The other games: Canyons (16-5-2) vs. Fresno City (15-4-3) in a men's semi at 1 p.m., and San Bernardino Valley (17-1-3) vs. Fresno City (19-2-2) in a women's clash at 7 p.m.
Christen Press possesses nearly every meaningful record in the annals of Stanford University women's soccer -- except the one she most desires.
The senior striker from Palos Verdes Estates has been the nation's most prolific scorer over the past four years, and her exploits in front of the net have played a huge part in prodding the Cardinal to three successive College Cup final fours.
Now it's time to win.
Press, who leads the nation with 26 goals in 22 games, leads top-ranked Stanford (20-0-2) into this weekend's College Cup in Cary, N.C., and after falling to North Carolina in last year's title game, only one outcome is acceptable.
"We were all very disappointed [to lose last year], and I think we're in a season where it's the national championship or be disappointed again,” she said. "It's not impossible to have a successful year [without the title]. It would just be unsatisfying."
The Cardinal takes on Boston College (17-6-1) in a semifinal Friday (ESPNU, 3:30 p.m.), with a title-game matchup against Notre Dame (19-2-2) or Ohio State (17-4-1) looming Sunday (ESPN2, 9 a.m.).
Press, the only serious contender for every national player-of-the-year award, has been virtually unstoppable this season: She's had a goal or assist in all but four of the Cardinal's games, posted seven multigoal games -- three in her last seven outings -- and dazzled foes as the signature player in a deep, talented Stanford lineup.
Her 26 goals tied the school single-season mark set last year by Kelley O'Hara, and she set career records for goals, points and assists this season. The single-season assist record is hers, too, with 16 last year.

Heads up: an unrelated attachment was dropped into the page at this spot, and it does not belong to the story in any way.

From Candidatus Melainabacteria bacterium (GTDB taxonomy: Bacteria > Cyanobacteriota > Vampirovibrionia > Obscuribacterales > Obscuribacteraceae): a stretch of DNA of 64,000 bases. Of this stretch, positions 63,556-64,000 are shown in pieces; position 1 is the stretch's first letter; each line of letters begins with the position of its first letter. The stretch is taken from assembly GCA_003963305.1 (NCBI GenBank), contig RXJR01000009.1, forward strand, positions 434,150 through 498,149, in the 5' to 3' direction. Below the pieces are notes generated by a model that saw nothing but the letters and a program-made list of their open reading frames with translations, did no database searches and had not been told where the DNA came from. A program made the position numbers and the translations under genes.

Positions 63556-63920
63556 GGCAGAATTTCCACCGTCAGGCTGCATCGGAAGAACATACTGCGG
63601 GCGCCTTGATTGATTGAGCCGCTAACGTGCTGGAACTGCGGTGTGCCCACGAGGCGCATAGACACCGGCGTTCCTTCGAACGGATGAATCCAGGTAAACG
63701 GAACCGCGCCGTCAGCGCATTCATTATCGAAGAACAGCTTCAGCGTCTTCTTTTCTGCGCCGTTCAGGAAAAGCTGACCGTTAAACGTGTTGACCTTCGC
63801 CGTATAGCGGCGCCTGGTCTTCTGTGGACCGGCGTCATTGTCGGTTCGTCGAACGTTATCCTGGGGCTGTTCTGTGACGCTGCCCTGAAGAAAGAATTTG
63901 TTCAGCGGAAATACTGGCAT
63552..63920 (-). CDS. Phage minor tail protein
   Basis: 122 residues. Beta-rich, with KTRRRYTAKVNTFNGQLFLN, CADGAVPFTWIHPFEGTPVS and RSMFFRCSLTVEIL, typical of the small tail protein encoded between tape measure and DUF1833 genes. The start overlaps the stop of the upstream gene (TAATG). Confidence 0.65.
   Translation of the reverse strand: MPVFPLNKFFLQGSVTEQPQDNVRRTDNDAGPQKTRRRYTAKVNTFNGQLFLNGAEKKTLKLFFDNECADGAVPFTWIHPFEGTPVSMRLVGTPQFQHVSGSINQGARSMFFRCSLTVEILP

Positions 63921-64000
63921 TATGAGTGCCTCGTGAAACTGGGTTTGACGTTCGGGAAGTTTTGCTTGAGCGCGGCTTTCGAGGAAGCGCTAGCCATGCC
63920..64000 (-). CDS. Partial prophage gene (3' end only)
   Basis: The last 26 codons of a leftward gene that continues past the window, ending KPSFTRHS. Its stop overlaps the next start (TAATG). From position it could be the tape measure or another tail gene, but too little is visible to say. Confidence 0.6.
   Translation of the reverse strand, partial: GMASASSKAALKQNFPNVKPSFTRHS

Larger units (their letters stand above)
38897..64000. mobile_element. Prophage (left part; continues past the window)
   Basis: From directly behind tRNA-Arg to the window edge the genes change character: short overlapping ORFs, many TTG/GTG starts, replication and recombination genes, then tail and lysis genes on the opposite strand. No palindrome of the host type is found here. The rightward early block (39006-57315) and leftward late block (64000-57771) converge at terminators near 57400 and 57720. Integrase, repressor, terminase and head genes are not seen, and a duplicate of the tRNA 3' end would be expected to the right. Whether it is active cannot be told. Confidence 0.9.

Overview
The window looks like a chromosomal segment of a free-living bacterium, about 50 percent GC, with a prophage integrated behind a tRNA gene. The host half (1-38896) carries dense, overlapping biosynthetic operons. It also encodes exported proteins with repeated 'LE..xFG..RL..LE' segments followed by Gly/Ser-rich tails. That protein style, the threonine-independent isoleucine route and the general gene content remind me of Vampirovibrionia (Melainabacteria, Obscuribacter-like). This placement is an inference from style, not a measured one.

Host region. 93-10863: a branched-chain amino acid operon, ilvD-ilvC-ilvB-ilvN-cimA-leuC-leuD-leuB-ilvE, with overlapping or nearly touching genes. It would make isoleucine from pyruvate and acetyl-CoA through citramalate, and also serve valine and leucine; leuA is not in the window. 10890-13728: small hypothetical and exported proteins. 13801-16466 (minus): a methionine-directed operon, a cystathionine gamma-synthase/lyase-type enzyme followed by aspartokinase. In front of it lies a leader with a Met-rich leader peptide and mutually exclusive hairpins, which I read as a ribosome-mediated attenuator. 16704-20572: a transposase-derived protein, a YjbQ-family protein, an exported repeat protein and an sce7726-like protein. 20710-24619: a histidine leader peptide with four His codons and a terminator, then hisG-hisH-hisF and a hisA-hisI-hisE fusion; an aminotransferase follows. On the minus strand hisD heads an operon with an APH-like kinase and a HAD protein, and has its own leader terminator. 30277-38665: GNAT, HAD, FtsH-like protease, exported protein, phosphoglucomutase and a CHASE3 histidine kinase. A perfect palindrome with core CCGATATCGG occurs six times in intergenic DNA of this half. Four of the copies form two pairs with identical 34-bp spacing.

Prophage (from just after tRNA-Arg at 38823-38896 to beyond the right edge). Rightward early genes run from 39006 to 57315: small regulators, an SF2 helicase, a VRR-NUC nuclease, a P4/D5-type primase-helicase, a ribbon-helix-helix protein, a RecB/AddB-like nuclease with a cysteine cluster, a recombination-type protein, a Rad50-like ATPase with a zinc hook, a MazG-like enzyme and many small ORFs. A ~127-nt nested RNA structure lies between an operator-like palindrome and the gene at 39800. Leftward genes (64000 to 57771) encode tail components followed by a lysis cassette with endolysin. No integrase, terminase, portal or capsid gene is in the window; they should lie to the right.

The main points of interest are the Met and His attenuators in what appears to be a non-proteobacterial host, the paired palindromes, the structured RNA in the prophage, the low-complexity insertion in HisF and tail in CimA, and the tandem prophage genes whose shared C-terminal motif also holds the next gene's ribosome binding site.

"Christen has been amazing all four years at Stanford," Cardinal coach Paul Ratcliffe said. "She's got the highest level of skill that you can have, I think. Great striker of the ball with both feet, and she's a goalscorer. She's got that knack. And that's hard to teach."
Icon SMI, Getty Images
USC coach Ali Khosroshahin, right, says UCLA coach Jill Ellis, left, has an unfair advantage by being able to coach players in the national team system.
Expect fireworks when USC’s and UCLA’s women’s soccer teams renew their feud Friday night at the Coliseum -- and not only because it’s USC and UCLA.
USC coach Ali Khosroshahin, who guided the Women of Troy to the NCAA title in his first season in charge, has decried the “competitive advantage” he says his UCLA counterpart, Jill Ellis, enjoys through her association with the U.S. national teams program.
“It needs to be said,” Khosroshahin said on the eve of this campaign, in which his team is 8-4-3 (1-2-1 in the Pac-10) and has been in and out of the national rankings. “Everyone talks about it, but no one’s willing to come out and say it. I’m willing to say it now.”
And Ellis, who has taken the Bruins to seven successive College Cup final fours and eight in 10 years, isn’t completely dismissive of Khosroshahin’s allegations. But the force of his comments naturally bothers her, and it will be interesting to see how civil is their pre- or postgame handshake.
Khosroshahin said he was unhappy with the direction of the U.S. national teams program, with which Ellis has been associated since 2000, and that her 19-month tenure as head coach of the U.S. under-20 women’s national team -- and ongoing position as an assistant to full U.S. women’s national team coach Pia Sundhage -- has afforded her time with elite UCLA players during times the NCAA doesn’t allow coaches contact with their players.
NCAA provisions allow national team coaches to work with their players at these times -- primarily during the summer -- within the national team programs. Ellis’ team that reached the quarterfinals, a disappointing finish, at the FIFA U-20 Women’s World Cup in Germany included three UCLA players: junior forward Sydney Leroux, sophomore midfielder Zakiya Bywaters and freshman midfielder Jenna Richmond.